Every year, twice a year since 1987, McDonald’s customers participate in a worldwide game of Monopoly, where drink cups and food packaging contain prize pieces of the legendary Monopoly board. Like the real game, if you collect all the pieces of any given set, you get to reap the benefits. Cash prizes, vacation giveaways, cars, and free food off the McDonald’s menu are just a few prizes participants can win if they collect the correct pieces.
Well that’s how it’s supposed to work, anyway.
Though the odds of winning the game’s grand prize of $1 million dollars are just 1 in 250 million, one man organized a major criminal conspiracy to rob the company of $24 million in prizes.
Meet “Uncle Jerry” Jacobson, an ex-police officer and Simon Marketing’s (former) director of security. The same Simon Marketing in charge of producing the game pieces for the public.
After health problems ended his career as a police officer early, he managed to work his way to the top of the food chain at the marketing agency, where he was in charge of the distribution of the winning pieces. He would fly from distribution factory to distribution factory, randomly sliding the cash prizes in pallets of french fry containers and drink cups. For two years, he reportedly kept it clean. He would even keep his employees under a microscope, watching their every move to ensure a fair system. Jacobson reportedly went as far as checking each worker’s shoes when they left each day for stolen game pieces. He kept the winning pieces in a sealed vault, only taking them out when it was time to insert them into the random distribution facilities.
And then he slipped one family member a game piece worth $25,000. And then another $10,000 to a local butcher. From there, a snowball effect, where he became the face of a multi-million dollar crime ring.
After 12 years of fraud, one anonymous tip to the FBI uncovered the countless stolen pieces and prizes, and the juggernaut leader was finally taken down.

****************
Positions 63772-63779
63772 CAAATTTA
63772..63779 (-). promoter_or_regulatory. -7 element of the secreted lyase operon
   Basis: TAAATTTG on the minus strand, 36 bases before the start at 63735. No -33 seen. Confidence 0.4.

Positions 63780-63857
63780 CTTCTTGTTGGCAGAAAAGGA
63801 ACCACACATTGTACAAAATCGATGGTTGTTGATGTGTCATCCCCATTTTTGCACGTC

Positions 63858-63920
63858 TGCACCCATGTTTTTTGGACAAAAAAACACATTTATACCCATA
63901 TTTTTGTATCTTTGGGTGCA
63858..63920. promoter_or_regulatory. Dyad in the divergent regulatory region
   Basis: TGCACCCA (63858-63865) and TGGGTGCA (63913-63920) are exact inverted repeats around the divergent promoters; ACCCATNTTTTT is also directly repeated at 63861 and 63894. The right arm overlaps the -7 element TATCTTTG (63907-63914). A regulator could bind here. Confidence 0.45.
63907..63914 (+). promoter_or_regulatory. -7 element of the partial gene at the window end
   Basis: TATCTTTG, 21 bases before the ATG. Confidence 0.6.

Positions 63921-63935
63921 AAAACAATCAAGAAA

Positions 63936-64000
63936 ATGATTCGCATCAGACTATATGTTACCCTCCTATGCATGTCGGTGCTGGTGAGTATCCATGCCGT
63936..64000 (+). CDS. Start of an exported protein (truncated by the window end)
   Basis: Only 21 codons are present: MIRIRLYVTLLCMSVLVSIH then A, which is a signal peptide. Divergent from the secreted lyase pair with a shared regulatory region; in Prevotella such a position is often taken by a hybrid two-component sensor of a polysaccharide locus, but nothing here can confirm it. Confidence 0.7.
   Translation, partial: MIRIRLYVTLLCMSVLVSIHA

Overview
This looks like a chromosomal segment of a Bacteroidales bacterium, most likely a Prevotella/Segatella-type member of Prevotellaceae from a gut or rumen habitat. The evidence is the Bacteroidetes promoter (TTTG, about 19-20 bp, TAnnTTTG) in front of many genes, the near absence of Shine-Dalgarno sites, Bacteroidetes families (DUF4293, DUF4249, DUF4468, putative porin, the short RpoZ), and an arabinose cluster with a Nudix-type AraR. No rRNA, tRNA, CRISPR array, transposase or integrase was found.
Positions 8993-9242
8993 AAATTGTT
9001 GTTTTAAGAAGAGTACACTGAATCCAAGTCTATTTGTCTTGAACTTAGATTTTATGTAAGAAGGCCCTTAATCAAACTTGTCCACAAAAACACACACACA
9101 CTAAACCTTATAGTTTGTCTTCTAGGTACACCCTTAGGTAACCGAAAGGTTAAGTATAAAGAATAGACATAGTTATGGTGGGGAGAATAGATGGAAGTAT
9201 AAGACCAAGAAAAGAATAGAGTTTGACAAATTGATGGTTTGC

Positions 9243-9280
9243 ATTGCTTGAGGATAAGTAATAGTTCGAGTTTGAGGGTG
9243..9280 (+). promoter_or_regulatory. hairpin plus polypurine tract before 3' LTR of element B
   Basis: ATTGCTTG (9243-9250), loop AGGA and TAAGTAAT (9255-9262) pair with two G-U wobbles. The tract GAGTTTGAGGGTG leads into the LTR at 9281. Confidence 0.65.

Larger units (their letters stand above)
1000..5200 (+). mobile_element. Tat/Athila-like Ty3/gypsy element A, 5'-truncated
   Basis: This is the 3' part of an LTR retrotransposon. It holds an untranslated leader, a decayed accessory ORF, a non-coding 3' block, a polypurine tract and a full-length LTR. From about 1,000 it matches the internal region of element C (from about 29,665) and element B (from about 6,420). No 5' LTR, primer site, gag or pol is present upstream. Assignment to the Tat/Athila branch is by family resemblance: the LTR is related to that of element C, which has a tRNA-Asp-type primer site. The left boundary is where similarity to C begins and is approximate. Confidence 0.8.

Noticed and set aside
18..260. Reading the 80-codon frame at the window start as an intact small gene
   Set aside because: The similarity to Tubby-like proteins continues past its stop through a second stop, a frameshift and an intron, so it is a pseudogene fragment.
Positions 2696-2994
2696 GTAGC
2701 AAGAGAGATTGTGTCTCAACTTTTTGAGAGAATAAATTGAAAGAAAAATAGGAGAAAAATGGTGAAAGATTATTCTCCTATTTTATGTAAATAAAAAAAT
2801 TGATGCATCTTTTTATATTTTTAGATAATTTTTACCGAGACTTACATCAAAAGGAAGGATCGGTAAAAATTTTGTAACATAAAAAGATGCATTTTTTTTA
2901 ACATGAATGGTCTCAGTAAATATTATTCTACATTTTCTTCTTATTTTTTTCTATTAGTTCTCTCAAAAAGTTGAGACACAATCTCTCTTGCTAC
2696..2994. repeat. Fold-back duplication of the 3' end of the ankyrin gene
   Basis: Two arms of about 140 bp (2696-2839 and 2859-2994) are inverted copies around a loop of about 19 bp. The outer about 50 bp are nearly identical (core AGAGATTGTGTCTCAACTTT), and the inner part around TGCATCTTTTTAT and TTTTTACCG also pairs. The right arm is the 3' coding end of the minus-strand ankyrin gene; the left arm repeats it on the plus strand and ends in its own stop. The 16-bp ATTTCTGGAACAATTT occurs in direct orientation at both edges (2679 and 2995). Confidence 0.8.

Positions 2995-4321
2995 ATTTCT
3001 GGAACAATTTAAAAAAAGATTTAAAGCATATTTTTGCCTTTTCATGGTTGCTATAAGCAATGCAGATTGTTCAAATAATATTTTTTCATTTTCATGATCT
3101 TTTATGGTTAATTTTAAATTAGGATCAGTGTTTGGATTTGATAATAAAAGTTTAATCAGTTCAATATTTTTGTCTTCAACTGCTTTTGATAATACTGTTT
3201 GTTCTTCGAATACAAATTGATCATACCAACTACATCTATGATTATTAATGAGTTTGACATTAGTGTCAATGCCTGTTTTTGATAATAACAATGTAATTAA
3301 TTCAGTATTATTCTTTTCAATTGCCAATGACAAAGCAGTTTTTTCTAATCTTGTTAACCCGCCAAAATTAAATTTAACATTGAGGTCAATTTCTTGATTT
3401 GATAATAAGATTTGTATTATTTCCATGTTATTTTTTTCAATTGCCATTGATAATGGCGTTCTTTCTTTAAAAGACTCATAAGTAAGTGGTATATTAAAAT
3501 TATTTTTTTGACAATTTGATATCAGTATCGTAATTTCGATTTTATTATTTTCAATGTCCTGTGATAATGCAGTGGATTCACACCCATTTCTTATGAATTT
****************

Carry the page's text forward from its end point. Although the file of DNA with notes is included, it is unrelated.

Jeff Maysh of the Daily Beast wrote a remarkable piece on the Monopoly scandal, including quotes from Jacobson, family members, and others involved.
One day in 1989, at a family gathering in Miami, Jacobson slipped his step-brother, Marvin Braun, a game piece worth $25,000. “I don’t know if I just wanted to show him I could do something, or bragging,” Jacobson later admitted, but he just needed “to see if I could do it.” When his local butcher in Atlanta heard that Jacobson was in charge of the McDonald’s Monopoly prizes, he said he’d like to win a prize. Jacobson boasted that he could make it happen, but it would look too suspicious because they were friends and neighbors. The butcher offered to find a distant friend to claim a $10,000 prize, and gave Jacobson $2,000 for the stolen ticket. It was easy money.
Jacobson would then dangle larger winning pieces for a greater portion of the winnings in return.
The $1 million winners, for example, passed the first $50,000 installment to Uncle Jerry in cash. Sometimes Uncle Jerry would demand cash up front, requiring winners to mortgage their homes to come up with the money. According to the informant, members of one close-knit family in Jacksonville had claimed three $1 million dollar prizes and a Dodge Viper.
One wiretap on Jacobson’s phone confirmed the news, which eventually led to eight arrests made, including Uncle Jerry himself.
But after installing a wiretap on Jacobson’s phone, he realized that his tip had led to a super-sized conspiracy. Jacobson was the head of a sprawling network of mobsters, psychics, strip club owners, convicts, drug traffickers, and even a family of Mormons, who had falsely claimed more than $24 million in cash and prizes.
Nineteen days later, on August 22, 2001, the FBI fanned out and made eight arrests, including Dwight and Linda Baker, John Davis, Andrew Glomb, Michael Hoover, Ronald Hughey, and Brenda Phenis. In a pre-dawn raid, FBI agents surrounded Jacobson’s red-brick home, crept up the garden path and knocked on his door. A shocked Jacobson was taken away in handcuffs and charged with conspiracy to commit mail fraud, his bond set a staggering $1 million. Staff at Simon Marketing were left in disbelief. How could the man who searched their shoes be guilty of theft?
There was no “Get Out Of Jail Free” card for Uncle Jerry. He was sentenced to 37 months in jail and was forced to pay $12.5 million in restitution.
Jacobson took the stand dressed in a blue golf shirt, looking tired and gray. One attorney described him as “a gigantic master criminal,” before he admitted to stealing up to 60 game pieces over a dozen years, totaling over $24 million in prizes. “All I can tell you is I made the biggest mistake of my life,” he said quietly, before agreeing to pay $12.5 million in restitution. The judge sent him to jail for 37 months.
You have to read the entire piece at the Daily Beast here. I promise it will be worth your time.